September 8, 2014--They’ve been second and third in the money before, but today Todd Minikus (Loxahatchee, Fla.) and Quality Girl galloped triumphantly to a Zoetis $1 Million Grand Prix win. With the weather on the side of spectator and exhibitor – clear, breezy and comfortable – Minikus was both ecstatic and thankful.
“As athletes we appreciate the opportunity and support from sponsors like Zoetis and management like HITS,” he said. “As a kid I only dreamt I would be jumping for $1 million dollars, but I get to do it three times a year thanks to Tom Struzzieri [HITS President and CEO].”
A childhood dream turned reality, Minikus was the second-to-last trip as million-dollar glory goaded 33 contenders. The first clear came early with Quentin Judge [Wellington, Florida] and HH Donnatella jumping for Double H Farm (fourth in the order).
“This is the biggest track I have ever jumped and my first time doing one of the HITS’ million-dollar classes,” said Judge. “Of course the goal is to win, but I am so happy with second – today was the experience of a lifetime.”
Judge and his 11-year old Belgian Warmblood mare proved Danny Foster’s [Milton, Ontario] track could be mastered. Yet, the twenty-seven who followed turned in faults--making a jump off nearly unreachable. Then Minikus and Quality Girl entered the ring. The 11-year old Oldenburg mare with her characteristic head toss and spooky side-step was ready for a two-woman duel and guaranteed a jump-off with a poised and focused Minikus in the tack.
“In anybody’s book, those jumps were big, but there shouldn’t be that many clear for $1 million. I think we gave the crowd what they wanted today,” said Minikus, who had the opportunity to watch Judge return first in the jump-off.
A light rub at the b-element of the short course’s double combination landed Judge with four faults and left the door open for Minikus. Never one to back down from a speed duel, Minikus hoped it would have come to that. “It would have been easier if he had gone clear – we could have battled it out on the clock,” he said.
Minikus returned and had every spectator gasping with each stride. He crossed the timers in 46.98 seconds – two seconds slower than Judge, but clear and $350,000 richer. “I came through the combination and felt her [Quality Girl] trying hard, so I changed my plan and went extra wide to the plank. Then she acted like we were home clear and I trusted her,” admitted Minikus. “They say if you get a good mare that fights hard for you, they are difficult to beat and both Quentin and I proved it true,” he added.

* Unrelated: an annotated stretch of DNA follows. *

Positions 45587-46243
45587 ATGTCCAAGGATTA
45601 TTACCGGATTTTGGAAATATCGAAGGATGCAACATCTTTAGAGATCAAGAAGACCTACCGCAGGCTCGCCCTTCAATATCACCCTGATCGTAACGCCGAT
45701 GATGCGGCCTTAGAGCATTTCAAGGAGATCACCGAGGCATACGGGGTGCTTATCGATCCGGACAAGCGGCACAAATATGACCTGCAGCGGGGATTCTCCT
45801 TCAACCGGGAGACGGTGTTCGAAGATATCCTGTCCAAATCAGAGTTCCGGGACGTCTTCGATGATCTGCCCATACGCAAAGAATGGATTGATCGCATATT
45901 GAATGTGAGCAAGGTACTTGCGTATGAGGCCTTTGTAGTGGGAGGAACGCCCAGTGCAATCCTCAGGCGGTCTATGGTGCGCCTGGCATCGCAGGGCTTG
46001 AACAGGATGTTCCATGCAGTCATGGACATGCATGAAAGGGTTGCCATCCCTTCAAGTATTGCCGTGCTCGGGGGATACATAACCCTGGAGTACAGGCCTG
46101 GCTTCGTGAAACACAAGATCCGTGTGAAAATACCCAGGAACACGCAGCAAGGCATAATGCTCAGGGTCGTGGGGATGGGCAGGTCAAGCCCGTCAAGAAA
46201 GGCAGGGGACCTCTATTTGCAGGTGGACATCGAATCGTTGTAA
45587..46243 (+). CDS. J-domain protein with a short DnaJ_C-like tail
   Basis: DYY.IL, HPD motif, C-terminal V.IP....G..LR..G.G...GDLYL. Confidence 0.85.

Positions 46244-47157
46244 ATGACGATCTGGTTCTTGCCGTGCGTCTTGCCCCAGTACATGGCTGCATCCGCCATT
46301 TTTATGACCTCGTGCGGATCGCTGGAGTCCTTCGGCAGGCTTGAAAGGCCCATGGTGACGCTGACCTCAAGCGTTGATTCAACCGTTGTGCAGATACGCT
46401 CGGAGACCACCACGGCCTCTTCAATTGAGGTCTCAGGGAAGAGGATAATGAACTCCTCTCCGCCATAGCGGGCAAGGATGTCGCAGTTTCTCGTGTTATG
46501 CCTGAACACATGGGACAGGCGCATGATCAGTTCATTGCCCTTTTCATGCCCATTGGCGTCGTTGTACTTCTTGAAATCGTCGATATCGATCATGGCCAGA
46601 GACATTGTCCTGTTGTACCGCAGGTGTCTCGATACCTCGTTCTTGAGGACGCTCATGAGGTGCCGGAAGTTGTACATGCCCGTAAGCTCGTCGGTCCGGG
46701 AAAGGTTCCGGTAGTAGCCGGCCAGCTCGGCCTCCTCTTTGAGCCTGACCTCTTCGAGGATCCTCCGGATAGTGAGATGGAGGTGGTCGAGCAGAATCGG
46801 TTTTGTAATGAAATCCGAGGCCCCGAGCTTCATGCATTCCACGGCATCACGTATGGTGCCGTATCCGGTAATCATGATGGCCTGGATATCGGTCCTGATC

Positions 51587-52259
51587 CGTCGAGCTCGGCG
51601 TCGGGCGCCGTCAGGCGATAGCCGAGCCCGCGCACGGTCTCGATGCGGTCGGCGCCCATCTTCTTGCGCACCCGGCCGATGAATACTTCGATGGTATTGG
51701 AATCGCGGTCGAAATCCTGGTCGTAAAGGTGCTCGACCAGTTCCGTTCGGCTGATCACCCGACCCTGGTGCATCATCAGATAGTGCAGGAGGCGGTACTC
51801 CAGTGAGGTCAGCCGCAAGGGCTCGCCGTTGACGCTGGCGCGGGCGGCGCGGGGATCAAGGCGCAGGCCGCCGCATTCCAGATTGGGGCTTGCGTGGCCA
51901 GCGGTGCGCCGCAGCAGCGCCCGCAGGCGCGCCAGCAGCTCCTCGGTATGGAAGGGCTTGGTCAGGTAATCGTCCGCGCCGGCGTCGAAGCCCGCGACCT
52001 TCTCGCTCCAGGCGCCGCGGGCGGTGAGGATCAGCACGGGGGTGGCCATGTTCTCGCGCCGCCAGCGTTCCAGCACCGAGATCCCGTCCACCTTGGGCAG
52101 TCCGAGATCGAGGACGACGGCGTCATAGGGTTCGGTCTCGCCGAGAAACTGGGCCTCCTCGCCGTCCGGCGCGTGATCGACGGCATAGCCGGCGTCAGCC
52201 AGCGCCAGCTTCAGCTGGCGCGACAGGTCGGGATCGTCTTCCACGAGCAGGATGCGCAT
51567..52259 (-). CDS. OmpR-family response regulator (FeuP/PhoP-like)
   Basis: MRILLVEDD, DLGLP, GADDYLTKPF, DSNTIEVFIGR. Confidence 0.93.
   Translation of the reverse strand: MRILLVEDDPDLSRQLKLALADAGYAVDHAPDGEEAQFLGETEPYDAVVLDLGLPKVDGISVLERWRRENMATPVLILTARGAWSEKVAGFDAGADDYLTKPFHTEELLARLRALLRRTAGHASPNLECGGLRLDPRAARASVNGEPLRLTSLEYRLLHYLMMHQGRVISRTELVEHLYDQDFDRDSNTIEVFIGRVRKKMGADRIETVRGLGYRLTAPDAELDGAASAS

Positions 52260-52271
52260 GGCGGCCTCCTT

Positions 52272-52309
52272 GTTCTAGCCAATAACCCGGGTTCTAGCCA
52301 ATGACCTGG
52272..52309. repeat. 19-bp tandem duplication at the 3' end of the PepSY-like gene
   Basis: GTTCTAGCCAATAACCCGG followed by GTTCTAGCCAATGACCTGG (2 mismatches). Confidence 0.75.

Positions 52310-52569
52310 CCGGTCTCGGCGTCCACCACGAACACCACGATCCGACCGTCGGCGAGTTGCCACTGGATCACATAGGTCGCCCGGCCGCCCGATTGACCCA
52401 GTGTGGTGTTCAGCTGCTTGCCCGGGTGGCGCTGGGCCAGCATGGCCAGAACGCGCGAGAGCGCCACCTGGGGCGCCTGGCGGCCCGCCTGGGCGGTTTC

While second-place paid Judge $200,000, progress seemed more important for the young rider. “We got this mare a year and half ago and I had a really hard time with her for about the first year and three months,” he said with a laugh. “But we started hitting our stride over the last few weeks. She’s a great horse and proved what she’s capable of today.”
HITS Thermal regular Elizabeth Gingras [Edmonton, Alberta] jumped fault-free in the first round, but collected three time faults to finish third.
“It’s a thrill to even jump in a class like this let alone go clear,” she said. “I competed in the AIG Million in Thermal this winter and after each class walked away learning so much that I can apply to my rides and next million-dollar class. It’s an amazing opportunity.”
Gingras, who rides under the direction of Jill Henselwood piloted Zilversprings, owned by Brian Gingras, a mount that came to her in May.
Following Gingras, Charlie Jayne [Wellington, Florida] made a hurried journey from France as the U.S. alternate at the World Equestrian Games and jumped Chill R Z, owned by Alex Jayne and Maura Thatcher, to fourth. A heartbreak rail at the final fence of the first round landed the pair with four faults. Candice King [Wellington, Florida] jumped last in the first round aboard Kismet 50 for Bellissimo, LLC where a single rail settled her fifth.
A team-effort by Foster and HITS’ creative staff and jump builders presented a brag-worthy track with wide oxers, an applause-generating look and first-ever use of 3-D printing in show jumping competition. “Everything was beautifully made and exquisitely presented,” said Foster. “Most horses at this level jump what they look at, but some quick approaches and late combinations increased the pressure that visuals can present.”
Characterized as “The greatest sponsor in the world” by Struzzieri, Stuart Meikle of Zoetis was pleased with the jump design, result, crowds and day in general. “The riders put on an amazing show and the event as a whole was as exciting as ever. I look forward to the same class next year,” he said.
Struzzieri admitted the HITS Championship was a banner weekend, but also gave credit to this summer’s HITS Saugerties Series as one of the most successful in its 11-year history in the Hudson Valley. “With big class after big class, this weekend was a great way to finish a fantastic season,” he said. “Saugerties is home to HITS and we look forward to 2015. The entire HITS staff delivered this weekend.”